Turkey on Monday, April 6, 2015 blocked access to Twitter, Facebook and YouTube over the publication of images of a Turkish prosecutor killed by leftist militants during a hostage stand off last week.
The sites were inaccessible for many users in Turkey, with the Hurriyet newspaper saying that service providers got an order from prosecutors to block Twitter, Facebook and YouTube.
The authorities set a deadline of four hours for Twitter, Facebook and YouTube to remove the content, but only Facebook complied with the deadline and access to the social network was restored accordingly.
Bulent Kent, the secretery general of Internet Service Providers Union (ESB), told Hurriyet that a prosecutor’s order was issued to the union, but that the process was ongoing.
YouTube.com ran the text of a court ruling on its site saying an “administration measure” had been implemented by the country’s telecommunications authority (TIB).
Hurriyet said the order blocked a total of 166 websites which published the images, including the three Internet giants.
Publication of any material related to the hostage standoff amounted to “terrorist propaganda” inciting people to “hatred and violence” and disturbing the public order, the court ruling read.
Prosecutor Mehmet Selim Kiraz and his two captors linked to the Marxist Revolutionary People’s Liberation Party–Front (DHKP-C) were killed after a shootout at a courthouse in Istanbul on Tuesday.
The DHKP-C had published pictures showing one of the militants — his face concealed by a scarf with the group’s red and yellow insignia — holding a gun to the hostage’s head in the prosecutor’s offices.
The images were circulated on social media while the siege was going on and were published by several Turkish newspapers as well as news websites.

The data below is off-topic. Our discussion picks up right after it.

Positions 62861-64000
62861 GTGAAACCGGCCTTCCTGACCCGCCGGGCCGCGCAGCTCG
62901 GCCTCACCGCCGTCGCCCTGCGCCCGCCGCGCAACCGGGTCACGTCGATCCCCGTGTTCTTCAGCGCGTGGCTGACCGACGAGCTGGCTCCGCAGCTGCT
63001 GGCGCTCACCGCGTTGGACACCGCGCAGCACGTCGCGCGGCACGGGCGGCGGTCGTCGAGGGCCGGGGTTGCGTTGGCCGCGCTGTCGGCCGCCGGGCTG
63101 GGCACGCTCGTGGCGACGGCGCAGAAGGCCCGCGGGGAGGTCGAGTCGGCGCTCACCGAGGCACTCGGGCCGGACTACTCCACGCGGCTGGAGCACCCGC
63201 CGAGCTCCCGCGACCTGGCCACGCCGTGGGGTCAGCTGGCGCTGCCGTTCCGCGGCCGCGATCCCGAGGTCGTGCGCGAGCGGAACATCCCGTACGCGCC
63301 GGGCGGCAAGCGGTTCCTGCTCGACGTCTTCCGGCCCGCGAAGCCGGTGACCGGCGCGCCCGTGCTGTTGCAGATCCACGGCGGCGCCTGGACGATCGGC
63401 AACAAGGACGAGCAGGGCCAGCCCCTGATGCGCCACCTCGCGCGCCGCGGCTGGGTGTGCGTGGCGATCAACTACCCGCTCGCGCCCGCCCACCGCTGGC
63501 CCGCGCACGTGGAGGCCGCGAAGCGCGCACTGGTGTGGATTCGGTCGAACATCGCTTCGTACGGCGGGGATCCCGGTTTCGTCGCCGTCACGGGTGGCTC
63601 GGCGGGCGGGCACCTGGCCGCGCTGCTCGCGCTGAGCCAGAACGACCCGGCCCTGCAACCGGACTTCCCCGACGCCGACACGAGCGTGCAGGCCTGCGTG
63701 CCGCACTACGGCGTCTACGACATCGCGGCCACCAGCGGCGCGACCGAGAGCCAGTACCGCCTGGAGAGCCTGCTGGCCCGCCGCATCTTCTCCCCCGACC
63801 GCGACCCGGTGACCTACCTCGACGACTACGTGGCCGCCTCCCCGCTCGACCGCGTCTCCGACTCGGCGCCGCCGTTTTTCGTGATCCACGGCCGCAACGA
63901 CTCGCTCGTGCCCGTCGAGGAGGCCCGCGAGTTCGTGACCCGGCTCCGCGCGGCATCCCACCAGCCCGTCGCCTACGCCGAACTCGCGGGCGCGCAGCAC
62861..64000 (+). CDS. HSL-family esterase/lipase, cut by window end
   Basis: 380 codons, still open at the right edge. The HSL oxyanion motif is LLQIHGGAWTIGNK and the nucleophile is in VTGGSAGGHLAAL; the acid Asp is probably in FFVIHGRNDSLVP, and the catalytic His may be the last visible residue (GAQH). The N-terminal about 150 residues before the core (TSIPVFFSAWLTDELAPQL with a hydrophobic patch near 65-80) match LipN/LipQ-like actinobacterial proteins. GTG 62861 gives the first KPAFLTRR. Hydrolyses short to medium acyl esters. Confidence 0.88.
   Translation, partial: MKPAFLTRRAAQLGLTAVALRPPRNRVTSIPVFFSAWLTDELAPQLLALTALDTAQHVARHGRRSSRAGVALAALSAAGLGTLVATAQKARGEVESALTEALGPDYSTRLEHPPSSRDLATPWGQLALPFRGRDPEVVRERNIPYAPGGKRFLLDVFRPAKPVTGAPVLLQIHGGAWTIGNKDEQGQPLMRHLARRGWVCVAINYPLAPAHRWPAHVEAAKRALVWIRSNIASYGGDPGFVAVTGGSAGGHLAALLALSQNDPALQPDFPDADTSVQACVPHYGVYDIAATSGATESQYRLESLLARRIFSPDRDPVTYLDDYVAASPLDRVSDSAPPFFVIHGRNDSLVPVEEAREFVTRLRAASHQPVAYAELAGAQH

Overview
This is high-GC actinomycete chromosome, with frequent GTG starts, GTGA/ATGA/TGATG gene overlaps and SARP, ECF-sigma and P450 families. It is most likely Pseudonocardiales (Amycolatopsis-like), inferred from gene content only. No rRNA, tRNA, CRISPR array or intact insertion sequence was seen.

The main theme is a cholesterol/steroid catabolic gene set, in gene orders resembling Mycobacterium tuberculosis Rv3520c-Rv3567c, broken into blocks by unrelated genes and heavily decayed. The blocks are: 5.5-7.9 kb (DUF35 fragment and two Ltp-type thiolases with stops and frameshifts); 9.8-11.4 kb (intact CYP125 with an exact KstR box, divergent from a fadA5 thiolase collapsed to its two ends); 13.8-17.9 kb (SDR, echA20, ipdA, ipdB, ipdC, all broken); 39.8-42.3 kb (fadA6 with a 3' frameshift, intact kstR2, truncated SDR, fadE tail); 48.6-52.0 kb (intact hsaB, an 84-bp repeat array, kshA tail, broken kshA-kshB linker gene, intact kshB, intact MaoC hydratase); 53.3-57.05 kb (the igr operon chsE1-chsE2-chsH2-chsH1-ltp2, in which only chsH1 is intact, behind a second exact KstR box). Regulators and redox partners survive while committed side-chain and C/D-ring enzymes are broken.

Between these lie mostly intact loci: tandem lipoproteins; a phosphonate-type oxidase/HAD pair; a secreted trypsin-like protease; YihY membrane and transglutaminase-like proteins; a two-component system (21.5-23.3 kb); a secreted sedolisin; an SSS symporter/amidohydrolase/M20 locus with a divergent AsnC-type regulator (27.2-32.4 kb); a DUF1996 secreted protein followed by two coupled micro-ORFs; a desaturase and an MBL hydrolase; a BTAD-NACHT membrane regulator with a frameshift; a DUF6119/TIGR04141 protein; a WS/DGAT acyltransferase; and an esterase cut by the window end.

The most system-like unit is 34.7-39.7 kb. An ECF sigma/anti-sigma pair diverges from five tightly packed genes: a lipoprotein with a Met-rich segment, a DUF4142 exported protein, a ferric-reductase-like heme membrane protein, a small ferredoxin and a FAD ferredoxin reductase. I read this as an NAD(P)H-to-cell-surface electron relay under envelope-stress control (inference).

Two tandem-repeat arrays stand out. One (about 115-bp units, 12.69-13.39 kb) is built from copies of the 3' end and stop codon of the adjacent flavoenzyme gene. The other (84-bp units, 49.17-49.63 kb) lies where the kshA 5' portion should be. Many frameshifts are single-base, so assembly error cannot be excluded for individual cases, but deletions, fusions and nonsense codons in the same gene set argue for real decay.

A day after the standoff, Turkish prosecutors launched a probe into four newspapers for disseminating “terrorist propaganda” after they published the controversial images.
Turkey’s presidential spokesman Ibrahim Kalin said on Monday that the bans were “to do with the publishing of the prosecutor’s picture”, describing showing them as “unacceptable”.
“What happened in the aftermath is as sad as the incident itself… There is no such freedom anywhere in the world.”
European Parliament member Marietje Schaake of the Netherlands took to Twitter to condemned the ban as “another disproportionate response restricting press freedom.”
President Recep Tayyip Erdogan and the ruling Justice and Development Party (AKP) have been repeatedly criticised for using court orders to block critical websites, topping a Google table for content removal requests.
Last year the search engine also accused Turkey of intercepting its Internet domain, redirecting users to other sites.
The government blocked Twitter and YouTube in March 2014 after they were used to spread a torrent of audio recordings implicating Erdogan — then premier — and his inner circle in an alleged corruption scandal.
Turkey’s parliament last month approved legislation to tighten the government’s control over the Internet by allowing it to block websites without prior judicial authorisation, sparking outrage both at home and abroad.
Erdogan has also made no secret of his disdain for social networks, comparing them to a “murderer’s knife” and once famously vowing to “eradicate” Twitter.